"In the beginning, then, God worked.” It’s from this simple platform that pastor and author Tim Keller begins with in Every Good Endeavor, his project of redeeming the goodness of work. It’s a simple platform, but its implications are far-reaching. Keller continues, “Work was not a necessary evil that came into the picture later, or something human beings were created to do but that was beneath the great God himself. No, God worked for the sheer joy of it. Work could not have a more exalted inauguration" (pp.34-35). Everything flows out this profound reality. Work did not come after the fall; no, humans were given the task of work before there was sin. And, in fact, our work uniquely mirrors back our God's perfect work from eternity.
There are significant implications for this: "If the God of the Bible exists, and there is a True Reality beneath and behind this one, and this life is not the only life, then every good endeavor, even the simplest ones, pursued in response to God’s calling, can matter forever. "In fact," All work has dignity because it reflects God's image in us, and also because the material creation we are called to care for is good" (51).
Beyond the good of our work, our work also has a profound connection to the redemptive work God is doing in creation and the new heavens and new earth that await. Keller begins his book sharing JRR Tolkien's short story, "Leaf by Niggle" where Niggle, an obsessive artist, only manages to paint a single, beautiful leaf of a tree, but when he meets God in eternity he witnesses the whole tree. Keller returns to this story many times, reminding us that our work is not only good because of that fact that God has made it good and God himself works, but that God actually uses us in his redemptive work of re-creation. And this is not merely work that is isolated to the so called "spiritual" realms, but all work that brings about order and common good.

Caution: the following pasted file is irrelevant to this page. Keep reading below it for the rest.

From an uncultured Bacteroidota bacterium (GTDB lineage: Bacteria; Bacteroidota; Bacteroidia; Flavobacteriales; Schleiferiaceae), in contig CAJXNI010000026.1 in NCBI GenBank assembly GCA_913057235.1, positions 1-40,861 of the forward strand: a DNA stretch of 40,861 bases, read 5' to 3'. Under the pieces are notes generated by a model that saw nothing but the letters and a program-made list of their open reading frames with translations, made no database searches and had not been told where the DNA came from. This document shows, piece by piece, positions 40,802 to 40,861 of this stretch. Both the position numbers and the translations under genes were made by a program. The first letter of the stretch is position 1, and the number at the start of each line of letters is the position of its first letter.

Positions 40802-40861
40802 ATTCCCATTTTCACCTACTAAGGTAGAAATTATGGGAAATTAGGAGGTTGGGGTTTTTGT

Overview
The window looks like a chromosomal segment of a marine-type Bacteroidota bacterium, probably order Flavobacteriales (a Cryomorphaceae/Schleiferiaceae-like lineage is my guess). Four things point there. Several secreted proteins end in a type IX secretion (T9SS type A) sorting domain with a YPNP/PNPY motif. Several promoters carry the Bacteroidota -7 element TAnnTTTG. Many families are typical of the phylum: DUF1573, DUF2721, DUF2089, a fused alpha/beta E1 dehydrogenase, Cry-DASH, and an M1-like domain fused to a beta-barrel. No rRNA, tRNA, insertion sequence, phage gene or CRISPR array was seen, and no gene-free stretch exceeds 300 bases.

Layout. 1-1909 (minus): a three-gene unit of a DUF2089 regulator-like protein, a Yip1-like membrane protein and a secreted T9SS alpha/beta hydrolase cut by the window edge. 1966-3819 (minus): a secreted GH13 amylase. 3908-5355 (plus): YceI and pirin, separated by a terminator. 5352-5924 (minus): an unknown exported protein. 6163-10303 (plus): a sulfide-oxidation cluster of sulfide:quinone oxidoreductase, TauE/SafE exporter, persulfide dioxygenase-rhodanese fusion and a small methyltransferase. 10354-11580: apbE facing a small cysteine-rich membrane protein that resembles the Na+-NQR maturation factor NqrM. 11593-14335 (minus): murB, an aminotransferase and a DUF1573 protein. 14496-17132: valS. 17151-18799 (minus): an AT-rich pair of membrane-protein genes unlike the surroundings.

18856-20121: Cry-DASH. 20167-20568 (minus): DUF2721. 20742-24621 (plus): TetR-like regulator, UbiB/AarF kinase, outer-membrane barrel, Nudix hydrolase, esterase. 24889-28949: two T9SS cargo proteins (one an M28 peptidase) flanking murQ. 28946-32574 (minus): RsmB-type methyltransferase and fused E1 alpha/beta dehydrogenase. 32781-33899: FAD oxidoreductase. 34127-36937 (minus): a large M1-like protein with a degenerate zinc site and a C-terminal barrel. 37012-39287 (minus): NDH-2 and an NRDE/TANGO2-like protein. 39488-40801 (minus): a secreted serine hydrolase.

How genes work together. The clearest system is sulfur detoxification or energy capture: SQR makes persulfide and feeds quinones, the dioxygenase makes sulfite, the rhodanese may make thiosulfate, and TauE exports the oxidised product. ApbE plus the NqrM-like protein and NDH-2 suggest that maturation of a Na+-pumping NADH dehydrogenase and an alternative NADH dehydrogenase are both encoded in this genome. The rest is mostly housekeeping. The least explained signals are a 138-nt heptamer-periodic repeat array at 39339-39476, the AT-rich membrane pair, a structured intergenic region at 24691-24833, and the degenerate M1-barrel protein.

Keller also deals with the difficulties of our work: when work is fruitless, pointless, selfish, and revelatory of our idols. In this section, in particular, Keller prods his reader to consider what vocation God is truly calling and equipping him or her to. One quibble I had was that a recurring theme of the stories was of Keller's congregants to step out of the financial world and into the world of education or the arts or something else. Keller's analysis of the systemic issues that is funneling "the best and brightest" into the financial industry and away from education and the arts is spot on, but I would have appreciated more from Keller regarding the redemptive aspects of the financial industry.
Keller calls us to work out of a love of and service for our neighbor. The implications of this are different depending on the amount of influence and leverage you have in an organization and industry. Keller reminds us powerfully that "There may be no better way to love your neighbor than to simply do your work. But only skillful, competent work will do." Amen to that vision.